2 / A taste for compromise. Being Queen’s Counsel, a Member of Parliament, let alone a diplomat, it is above all about seeking dialogue, the middle way, compromise. It is, in one word, having both a sense of equity and happy-medium. During our conversations, I strongly felt that this sense was one of your great assets, one of your sources of inspiration.
You spoke with great conviction and passion, about your current commitments: mediation and arbitration which even today continue to keep you extremely busy.
This has been, I believe, a constant in your career since your early years as a barrister in Sydney to the present day. This is still such a rare quality that it deserves to be emphasised.
3 / Your relationship with France. You will forgive me for taking a little longer on this point, but it is partly for this reason that we are gathered here this evening. Your relationship with France is not only limited to the four years you spent as Australian Ambassador in Paris. This too is also a constant in your personality: as a student at Yale University, you spent several weeks at La Sorbonne, and from there was born a long love story between yourself and France. Beyond your Francophilia, you are a remarkable French speaker; but rest assured, there will be no French language test before I award you the Légion d’honneur. You know my country’s history admirably, its culture, classical authors as well as its geography. You have scoured my country, visiting towns and cities that I myself have never been to.
You explained to me the conditions under which you were appointed as Ambassador in Paris. Former Prime Minister John Howard simply asked you where you wished to be posted and you immediately answered “Paris”. I must admit that this is a relatively simple procedure for managing human resources, both efficient and effective; we should use it in France when we appoint our ambassadors.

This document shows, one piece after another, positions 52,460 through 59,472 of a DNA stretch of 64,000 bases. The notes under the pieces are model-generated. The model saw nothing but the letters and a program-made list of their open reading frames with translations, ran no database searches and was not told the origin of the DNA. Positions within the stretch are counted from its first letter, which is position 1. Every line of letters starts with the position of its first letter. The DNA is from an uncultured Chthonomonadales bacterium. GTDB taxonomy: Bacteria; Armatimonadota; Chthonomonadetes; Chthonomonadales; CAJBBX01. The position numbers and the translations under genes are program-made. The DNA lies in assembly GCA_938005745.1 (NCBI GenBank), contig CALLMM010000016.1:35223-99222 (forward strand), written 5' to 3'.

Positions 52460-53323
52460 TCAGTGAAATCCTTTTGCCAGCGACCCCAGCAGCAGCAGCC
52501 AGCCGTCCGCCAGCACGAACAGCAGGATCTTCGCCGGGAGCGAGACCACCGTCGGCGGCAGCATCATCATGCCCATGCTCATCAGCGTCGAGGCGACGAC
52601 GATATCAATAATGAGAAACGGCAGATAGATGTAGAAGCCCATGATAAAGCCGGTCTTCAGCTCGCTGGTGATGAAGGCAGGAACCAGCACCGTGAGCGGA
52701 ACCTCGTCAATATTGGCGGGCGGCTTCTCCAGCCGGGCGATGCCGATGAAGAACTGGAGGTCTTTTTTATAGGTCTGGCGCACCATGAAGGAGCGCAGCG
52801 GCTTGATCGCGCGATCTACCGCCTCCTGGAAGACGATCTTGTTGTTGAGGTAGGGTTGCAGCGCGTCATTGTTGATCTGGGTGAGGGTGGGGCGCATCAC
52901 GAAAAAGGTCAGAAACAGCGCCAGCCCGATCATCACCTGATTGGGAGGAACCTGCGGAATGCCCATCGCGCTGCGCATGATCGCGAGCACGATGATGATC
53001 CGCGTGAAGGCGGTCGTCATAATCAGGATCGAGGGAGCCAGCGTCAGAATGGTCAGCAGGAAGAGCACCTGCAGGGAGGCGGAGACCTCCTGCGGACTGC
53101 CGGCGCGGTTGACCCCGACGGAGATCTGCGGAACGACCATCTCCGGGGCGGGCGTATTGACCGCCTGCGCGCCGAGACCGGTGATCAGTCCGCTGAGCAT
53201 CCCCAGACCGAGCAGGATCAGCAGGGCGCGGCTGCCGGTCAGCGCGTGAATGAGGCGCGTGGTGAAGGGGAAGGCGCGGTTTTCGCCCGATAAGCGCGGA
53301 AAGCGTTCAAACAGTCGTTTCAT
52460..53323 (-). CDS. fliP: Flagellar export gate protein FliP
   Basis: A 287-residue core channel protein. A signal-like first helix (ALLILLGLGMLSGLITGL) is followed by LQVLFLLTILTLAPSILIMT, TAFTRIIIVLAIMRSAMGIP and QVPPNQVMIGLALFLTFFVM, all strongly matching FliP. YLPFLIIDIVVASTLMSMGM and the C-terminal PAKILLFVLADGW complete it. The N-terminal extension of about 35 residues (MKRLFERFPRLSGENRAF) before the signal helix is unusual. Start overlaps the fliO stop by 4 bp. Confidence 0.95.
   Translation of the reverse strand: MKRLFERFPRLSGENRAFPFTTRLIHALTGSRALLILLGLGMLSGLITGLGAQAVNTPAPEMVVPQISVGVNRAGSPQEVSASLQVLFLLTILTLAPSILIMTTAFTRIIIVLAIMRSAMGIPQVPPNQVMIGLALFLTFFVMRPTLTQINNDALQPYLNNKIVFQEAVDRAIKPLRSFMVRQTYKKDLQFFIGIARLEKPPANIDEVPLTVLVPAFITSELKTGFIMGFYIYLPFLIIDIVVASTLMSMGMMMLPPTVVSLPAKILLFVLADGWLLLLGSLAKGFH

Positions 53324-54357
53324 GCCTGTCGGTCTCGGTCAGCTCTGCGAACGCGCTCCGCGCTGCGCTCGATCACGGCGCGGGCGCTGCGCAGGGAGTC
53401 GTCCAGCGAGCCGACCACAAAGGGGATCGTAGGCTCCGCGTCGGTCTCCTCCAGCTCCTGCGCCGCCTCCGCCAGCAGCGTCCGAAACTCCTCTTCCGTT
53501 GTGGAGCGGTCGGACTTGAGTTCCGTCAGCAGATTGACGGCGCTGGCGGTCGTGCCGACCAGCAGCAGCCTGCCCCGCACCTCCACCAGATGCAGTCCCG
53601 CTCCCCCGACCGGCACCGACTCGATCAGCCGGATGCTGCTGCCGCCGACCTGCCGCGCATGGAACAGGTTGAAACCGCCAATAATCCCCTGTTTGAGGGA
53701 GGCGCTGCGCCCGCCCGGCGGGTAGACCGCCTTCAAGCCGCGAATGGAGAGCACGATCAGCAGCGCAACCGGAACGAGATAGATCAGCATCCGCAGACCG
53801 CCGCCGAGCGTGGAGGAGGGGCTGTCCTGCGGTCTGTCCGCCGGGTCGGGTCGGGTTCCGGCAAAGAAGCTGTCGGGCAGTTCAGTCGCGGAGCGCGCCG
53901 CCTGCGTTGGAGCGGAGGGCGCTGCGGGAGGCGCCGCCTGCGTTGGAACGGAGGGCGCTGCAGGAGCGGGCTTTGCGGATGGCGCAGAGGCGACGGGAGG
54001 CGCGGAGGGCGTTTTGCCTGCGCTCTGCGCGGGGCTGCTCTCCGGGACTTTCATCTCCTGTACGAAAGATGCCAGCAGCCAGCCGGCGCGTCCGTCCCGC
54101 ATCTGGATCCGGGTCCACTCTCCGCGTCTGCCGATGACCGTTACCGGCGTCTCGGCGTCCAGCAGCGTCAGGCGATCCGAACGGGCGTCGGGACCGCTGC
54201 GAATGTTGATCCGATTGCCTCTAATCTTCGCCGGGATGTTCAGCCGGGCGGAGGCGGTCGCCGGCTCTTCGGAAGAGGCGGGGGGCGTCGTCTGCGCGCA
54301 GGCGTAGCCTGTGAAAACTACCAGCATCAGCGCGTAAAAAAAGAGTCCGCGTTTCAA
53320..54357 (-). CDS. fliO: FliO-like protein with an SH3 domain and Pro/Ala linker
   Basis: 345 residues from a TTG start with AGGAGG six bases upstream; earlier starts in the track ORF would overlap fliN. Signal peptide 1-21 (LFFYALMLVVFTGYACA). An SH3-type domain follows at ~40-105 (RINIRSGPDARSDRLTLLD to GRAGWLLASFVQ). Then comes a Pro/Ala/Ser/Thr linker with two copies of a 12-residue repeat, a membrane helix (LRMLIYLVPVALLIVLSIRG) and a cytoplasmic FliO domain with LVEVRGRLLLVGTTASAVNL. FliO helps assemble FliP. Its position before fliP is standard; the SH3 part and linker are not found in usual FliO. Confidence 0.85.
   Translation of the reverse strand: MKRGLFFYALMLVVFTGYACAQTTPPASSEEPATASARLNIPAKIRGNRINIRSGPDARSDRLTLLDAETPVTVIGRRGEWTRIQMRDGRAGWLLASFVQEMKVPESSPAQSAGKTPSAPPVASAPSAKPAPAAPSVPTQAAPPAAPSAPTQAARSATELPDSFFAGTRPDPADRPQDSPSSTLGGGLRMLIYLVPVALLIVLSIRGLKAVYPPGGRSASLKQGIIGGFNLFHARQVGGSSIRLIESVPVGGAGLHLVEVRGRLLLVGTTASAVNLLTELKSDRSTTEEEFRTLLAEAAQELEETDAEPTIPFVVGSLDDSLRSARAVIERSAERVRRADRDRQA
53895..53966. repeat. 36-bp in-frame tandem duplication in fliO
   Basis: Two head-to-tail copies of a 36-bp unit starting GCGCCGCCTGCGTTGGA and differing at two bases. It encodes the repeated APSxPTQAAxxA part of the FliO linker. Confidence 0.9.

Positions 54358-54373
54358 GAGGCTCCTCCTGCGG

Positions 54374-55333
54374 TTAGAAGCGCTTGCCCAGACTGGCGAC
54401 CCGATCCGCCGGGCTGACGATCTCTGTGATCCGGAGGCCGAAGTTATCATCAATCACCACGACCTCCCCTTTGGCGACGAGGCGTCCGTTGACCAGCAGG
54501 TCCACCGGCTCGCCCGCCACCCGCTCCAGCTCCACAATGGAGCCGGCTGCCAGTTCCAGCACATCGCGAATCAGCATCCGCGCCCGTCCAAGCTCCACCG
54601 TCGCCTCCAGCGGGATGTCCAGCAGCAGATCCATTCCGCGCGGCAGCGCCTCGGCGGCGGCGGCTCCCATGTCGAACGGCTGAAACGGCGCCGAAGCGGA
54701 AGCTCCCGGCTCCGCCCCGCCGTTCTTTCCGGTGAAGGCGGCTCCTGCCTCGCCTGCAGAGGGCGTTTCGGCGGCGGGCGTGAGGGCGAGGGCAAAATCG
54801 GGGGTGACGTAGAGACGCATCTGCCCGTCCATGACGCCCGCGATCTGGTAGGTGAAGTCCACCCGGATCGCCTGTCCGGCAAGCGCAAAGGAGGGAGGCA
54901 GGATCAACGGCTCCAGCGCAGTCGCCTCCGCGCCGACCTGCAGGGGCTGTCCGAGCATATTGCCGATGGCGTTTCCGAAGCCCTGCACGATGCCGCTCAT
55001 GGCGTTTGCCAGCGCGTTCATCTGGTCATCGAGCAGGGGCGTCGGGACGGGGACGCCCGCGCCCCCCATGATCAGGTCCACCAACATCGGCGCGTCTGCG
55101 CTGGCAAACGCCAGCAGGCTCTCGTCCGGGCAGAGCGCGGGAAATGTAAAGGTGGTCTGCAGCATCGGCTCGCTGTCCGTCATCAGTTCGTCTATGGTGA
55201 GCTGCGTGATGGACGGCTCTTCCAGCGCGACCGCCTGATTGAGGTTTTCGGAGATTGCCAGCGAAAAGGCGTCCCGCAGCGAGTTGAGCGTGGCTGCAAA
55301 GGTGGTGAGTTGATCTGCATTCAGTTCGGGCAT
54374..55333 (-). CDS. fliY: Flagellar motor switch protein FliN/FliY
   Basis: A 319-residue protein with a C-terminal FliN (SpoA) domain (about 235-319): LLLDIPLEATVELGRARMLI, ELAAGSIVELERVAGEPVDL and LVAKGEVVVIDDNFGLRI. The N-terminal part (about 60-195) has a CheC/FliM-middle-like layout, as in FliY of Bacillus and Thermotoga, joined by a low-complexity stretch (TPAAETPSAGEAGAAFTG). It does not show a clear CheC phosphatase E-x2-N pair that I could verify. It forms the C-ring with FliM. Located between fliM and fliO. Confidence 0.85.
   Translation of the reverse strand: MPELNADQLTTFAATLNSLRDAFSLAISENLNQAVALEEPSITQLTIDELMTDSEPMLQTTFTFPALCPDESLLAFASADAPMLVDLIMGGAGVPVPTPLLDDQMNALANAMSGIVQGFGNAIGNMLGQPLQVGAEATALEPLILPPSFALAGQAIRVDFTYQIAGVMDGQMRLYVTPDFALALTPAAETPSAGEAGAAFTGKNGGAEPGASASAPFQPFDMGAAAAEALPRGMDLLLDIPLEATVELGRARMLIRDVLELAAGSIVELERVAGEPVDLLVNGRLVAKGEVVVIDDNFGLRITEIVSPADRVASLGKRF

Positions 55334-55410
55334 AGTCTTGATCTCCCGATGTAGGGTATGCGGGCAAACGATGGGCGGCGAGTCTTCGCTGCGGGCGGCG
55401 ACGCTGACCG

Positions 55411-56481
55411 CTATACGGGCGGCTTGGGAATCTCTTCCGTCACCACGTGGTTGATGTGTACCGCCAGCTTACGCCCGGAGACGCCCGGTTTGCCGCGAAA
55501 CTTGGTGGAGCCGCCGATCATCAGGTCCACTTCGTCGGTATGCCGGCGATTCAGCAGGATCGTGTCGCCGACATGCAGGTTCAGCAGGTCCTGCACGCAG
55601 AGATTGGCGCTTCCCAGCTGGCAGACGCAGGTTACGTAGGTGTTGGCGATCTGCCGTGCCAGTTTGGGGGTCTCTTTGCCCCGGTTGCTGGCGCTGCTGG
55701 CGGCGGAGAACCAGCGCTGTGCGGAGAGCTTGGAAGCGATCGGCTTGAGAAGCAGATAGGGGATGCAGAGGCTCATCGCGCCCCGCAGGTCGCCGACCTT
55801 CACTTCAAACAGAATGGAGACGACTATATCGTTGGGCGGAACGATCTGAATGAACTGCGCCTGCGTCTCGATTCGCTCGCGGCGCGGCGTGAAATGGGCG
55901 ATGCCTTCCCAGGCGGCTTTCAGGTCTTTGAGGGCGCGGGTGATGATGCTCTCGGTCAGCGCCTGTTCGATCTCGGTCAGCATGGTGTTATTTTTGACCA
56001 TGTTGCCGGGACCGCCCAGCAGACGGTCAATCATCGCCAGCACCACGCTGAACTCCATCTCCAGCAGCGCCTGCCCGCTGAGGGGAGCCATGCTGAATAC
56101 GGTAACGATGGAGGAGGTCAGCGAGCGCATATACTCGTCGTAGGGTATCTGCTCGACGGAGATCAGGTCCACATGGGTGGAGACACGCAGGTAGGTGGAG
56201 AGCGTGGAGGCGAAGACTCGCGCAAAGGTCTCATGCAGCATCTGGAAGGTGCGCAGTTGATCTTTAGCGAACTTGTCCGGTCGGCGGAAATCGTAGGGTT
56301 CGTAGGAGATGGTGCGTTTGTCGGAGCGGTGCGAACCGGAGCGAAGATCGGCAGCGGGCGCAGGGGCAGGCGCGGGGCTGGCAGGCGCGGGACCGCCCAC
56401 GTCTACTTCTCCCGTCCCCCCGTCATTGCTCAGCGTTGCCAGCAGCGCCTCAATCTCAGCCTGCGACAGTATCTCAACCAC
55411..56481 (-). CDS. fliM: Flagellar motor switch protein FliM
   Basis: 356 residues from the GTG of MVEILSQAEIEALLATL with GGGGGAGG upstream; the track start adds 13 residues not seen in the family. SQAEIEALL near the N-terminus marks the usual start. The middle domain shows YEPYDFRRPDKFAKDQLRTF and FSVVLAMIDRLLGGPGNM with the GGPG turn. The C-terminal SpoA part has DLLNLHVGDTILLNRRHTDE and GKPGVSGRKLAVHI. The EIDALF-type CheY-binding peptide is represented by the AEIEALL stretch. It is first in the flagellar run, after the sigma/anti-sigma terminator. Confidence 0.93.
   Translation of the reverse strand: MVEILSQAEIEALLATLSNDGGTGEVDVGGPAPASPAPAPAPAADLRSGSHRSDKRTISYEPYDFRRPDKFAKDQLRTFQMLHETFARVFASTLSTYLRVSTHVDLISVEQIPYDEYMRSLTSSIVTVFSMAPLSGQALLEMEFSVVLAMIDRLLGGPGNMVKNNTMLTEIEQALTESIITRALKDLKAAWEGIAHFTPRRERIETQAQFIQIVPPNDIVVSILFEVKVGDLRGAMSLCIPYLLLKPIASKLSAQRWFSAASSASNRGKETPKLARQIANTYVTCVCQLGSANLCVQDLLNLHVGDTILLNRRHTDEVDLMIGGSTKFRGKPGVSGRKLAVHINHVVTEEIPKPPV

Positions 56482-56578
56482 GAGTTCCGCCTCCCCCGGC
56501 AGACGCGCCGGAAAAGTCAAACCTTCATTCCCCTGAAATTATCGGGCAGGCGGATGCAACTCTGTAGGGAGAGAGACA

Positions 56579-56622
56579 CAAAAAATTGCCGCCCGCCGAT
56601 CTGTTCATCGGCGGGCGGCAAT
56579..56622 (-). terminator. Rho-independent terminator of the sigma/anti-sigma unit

As I said, you arrived in Paris in 1996 at one of the worst of times with a serious bilateral crisis underway as France resumed its nuclear tests in the Pacific. But as a man of courage and compromise, tirelessly, you re-weaved the links, you restored the connections and you played a decisive role in the restoration of trust between our two countries. Next time we resume nuclear tests in your neighbourhood, we’ll ask the Prime Minister of Australia to send you back to Paris.
From your time as Ambassador, you have kept numerous contacts in Paris and many friends. You left an indelible mark on your stay as it is thanks to you, and as a sign of renewed friendship between Paris and Canberra, that one of the main places of Paris was named "Promenade of Australia." For connoisseurs, it is a portion of the embankments along the Seine, between the Eiffel Tower and the Australian Embassy. Suffice to say the busiest place in Paris. And we owe it to John.
It is for all these reasons, dear John, that today France wishes to honour you. It is thus why, approximately two years ago, the French President decided to grant you the highest French decoration, the Légion d’honneur. I am fortunate that it was necessary to wait in order to award it to you, for it is my pleasure to be able to officiate this evening.
Au nom du Président de la République et en vertu des pouvoirs qui nous sont conférés, nous faisons Chevalier de la Légion d’Honneur.